Back to the cigar, I smoked a pre-release but Tom told me the ring will be exactly the same as the ring on his core line, just black and gold, therefore I rate the ring the same as I rated the core line. The wrapper is dark and is leathery, both to the touch and to the eye. the triple cap is perfect but the cigar feels rock hard to the touch. Evenly hard though, so I don’t expect any problems with draw. The aroma is medium strong, earthy and leathery with something of a dark chocolate smell too.


I cut the cigar with my Joya de Nicaragua branded Xikar cutter which seemed appropriate considering the cigar is made there.  The cold draw is good and quite peppery. After lighting the cigar with my classic Ronson varaflame I taste peppery coffee, quite strong. After a few puffs it chances to chocolate with a little pepper though. After an inch the flavor is more toasty with a little cocoa. After a third I still taste some toast but with an earthy flavor and a very little lime. The final third is earthy with pepper. The cigar surely gets spicier, without becoming too spicy. The earthy flavor turns into something I would describe as carrot, that’s what comes closest.


The draw is great and the smoke is thick, full and white. The burn is straight as an arrow. The white ash is dense and firm. The cigar has a nice evolution. I would say this is a medium plus bodied cigar, full flavored. The smoke time is surprisingly long, almost two hours.

Would I buy this cigar again? Yes, no doubt.

Score: 92
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your reviewer with Tom Mulder (La Sagrada Familia)

Categories: 92, Fabrica de Tabacos Joya de Nicaragua, La Sagrada Familia, Nicaraguan cigars | Tags: , , , , , , , , ,

Joya de Nicaragua Rosalones Reserva Robusto

A few years ago, during one of the Intertabac trade shows, Juan Martinez from Joya de Nicaragua offered me a Rosalones. It was a cigar I had heard of, I had seen pictures of, but never seen, touched or smelled as the only information I had came from Poland where they were being sold. Now it is important to know that I was working for the Joya de Nicaragua distributor for The Netherlands at that time. I was at the Joya de Nicaragua booth, I lit the cigar up, looked at the price sheet, did my calculations and placed an order right there and then. I was the sales representative, I wasn’t the one doing the purchases or at liberty too but the price quality was out of this world. I took another sampler, went to my employer, said “light this” and after he did that I said “these are the prices per size, and this is how much I ordered”. He just looked at me, took another puff on the cigar and said “go back and double the order”.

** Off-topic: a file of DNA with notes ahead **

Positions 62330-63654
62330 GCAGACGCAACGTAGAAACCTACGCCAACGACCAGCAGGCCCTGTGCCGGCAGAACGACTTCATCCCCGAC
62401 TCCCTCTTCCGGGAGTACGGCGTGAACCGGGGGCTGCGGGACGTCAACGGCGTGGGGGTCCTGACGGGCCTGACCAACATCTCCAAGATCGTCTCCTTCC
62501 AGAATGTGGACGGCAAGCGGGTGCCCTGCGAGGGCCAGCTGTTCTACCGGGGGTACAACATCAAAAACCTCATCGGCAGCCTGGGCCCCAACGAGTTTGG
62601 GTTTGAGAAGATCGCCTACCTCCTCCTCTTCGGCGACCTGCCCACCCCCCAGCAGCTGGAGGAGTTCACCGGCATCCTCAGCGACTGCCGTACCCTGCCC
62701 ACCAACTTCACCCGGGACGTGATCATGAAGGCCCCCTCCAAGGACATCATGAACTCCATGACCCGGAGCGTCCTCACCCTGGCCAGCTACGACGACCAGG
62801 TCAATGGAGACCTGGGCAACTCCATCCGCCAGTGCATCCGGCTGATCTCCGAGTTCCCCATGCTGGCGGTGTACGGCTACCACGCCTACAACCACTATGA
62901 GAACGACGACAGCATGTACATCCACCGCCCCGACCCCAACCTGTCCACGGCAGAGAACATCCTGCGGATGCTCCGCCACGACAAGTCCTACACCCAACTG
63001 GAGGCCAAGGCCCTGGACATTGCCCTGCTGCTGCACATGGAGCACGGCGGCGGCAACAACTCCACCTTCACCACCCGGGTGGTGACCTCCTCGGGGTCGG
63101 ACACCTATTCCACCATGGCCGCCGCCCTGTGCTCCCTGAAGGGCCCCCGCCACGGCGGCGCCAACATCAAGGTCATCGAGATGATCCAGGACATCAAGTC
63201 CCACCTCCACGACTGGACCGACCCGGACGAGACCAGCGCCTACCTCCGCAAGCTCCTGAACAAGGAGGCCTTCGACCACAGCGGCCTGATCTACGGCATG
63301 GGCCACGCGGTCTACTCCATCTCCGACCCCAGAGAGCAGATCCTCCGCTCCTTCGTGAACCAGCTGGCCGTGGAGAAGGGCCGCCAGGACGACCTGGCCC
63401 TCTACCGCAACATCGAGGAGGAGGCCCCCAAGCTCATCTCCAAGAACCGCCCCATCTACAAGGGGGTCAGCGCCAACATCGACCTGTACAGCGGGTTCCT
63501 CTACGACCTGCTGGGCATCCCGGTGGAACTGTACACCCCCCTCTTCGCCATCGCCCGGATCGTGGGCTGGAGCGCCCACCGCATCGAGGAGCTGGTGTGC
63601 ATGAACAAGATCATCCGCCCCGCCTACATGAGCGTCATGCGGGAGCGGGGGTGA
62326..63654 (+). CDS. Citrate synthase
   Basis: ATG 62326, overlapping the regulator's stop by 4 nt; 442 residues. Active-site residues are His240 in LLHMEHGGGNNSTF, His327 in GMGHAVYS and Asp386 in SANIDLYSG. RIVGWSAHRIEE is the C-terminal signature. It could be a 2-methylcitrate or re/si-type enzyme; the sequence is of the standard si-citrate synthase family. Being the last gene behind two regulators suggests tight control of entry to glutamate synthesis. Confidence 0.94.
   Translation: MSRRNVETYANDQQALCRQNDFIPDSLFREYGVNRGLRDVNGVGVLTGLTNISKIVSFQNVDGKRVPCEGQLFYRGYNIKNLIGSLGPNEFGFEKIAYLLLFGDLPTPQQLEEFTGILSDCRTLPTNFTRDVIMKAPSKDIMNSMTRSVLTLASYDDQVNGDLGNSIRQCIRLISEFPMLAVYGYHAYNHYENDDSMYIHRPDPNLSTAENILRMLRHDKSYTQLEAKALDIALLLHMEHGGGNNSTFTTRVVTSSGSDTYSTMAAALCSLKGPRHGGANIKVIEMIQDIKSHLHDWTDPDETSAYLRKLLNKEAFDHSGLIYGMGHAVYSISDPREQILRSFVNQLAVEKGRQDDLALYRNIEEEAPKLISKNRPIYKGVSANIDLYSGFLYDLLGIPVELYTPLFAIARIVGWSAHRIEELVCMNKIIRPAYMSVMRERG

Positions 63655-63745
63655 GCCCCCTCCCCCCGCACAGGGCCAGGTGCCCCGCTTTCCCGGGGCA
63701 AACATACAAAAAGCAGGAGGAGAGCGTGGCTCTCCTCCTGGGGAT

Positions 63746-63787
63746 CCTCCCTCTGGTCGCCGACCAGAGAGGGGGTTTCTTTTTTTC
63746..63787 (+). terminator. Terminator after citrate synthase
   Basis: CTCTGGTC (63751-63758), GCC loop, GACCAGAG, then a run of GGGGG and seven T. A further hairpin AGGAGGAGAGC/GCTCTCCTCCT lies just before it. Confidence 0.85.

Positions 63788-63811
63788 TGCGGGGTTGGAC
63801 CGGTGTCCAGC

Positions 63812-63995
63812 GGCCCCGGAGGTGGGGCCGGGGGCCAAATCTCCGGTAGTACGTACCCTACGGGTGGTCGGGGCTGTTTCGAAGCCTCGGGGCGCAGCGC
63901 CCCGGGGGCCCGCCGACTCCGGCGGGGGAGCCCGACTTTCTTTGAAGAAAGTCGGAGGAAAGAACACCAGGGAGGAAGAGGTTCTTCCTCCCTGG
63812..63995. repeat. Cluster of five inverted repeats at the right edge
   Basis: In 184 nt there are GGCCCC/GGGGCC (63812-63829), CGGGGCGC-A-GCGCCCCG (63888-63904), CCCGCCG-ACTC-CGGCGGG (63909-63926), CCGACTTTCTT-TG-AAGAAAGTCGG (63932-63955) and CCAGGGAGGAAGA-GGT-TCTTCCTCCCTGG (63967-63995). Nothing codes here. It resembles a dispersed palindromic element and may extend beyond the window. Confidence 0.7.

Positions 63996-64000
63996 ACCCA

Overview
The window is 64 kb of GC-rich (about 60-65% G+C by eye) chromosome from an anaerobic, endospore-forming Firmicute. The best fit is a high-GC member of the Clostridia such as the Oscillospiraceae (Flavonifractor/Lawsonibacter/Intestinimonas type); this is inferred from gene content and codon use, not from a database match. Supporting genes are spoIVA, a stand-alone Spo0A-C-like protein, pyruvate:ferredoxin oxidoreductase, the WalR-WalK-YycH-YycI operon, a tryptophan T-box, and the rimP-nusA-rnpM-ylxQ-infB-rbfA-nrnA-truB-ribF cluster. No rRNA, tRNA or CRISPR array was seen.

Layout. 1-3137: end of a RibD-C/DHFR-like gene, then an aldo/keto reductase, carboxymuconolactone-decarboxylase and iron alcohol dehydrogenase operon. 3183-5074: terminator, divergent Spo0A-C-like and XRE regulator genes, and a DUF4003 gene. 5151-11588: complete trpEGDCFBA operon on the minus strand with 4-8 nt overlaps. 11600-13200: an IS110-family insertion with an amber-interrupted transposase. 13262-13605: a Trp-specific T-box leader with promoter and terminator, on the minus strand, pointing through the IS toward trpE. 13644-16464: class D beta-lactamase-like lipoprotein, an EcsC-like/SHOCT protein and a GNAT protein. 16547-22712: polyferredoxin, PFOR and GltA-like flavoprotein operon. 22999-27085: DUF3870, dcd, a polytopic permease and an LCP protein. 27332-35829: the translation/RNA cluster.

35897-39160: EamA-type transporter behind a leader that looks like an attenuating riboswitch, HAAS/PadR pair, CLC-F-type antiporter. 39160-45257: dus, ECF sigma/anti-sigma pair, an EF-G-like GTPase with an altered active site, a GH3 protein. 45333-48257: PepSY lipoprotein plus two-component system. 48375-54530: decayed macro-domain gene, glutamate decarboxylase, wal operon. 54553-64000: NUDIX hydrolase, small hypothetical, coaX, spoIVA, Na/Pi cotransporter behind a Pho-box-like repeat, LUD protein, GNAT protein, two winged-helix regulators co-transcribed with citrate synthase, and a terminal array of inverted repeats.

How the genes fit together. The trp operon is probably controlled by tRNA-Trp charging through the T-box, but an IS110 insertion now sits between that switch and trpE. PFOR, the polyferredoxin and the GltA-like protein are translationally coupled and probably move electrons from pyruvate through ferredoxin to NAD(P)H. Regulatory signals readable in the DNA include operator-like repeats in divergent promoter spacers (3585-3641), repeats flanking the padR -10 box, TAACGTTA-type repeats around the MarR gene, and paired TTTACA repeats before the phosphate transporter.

So at the last Intertabac trade show, in September 2016, I ran into Juan, Mario and Ivan from Joya de Nicaragua in their booth, which they shared with Steve Saka from Dunbarton Tobacco & Trust and Omar de Frias from Fratello and even though I parted ways from that distributor they will welcomed me like an old friend. Juan handed me a spin off from the Rosalones serie, the Rosalones Reserva, a Nicaraguan puro with the same very affordable price range according to them (I didn’t ask for prices as it’s none of my business anymore). Since Juan knows that I prefer smaller ring gauges he gave me a 6 1/2×46 Corona instead of the Robusto or Toro.


After I release the cigar from the cellophane I instantly smell a nice aroma, woody with a little raspberry vinegar. The construction feels good and when I take a good look at the velvety feeling wrapper I se that its medium dark, quite dry looking with a few small veins. The double ring is brown and gold, quite simple. The bottom ring is brown with golden outlines and golden text saying reserva in bold letters while the top ring is golden with a brown flower, thin brown letters saying Rosalones and Nicaragua with a brown outline.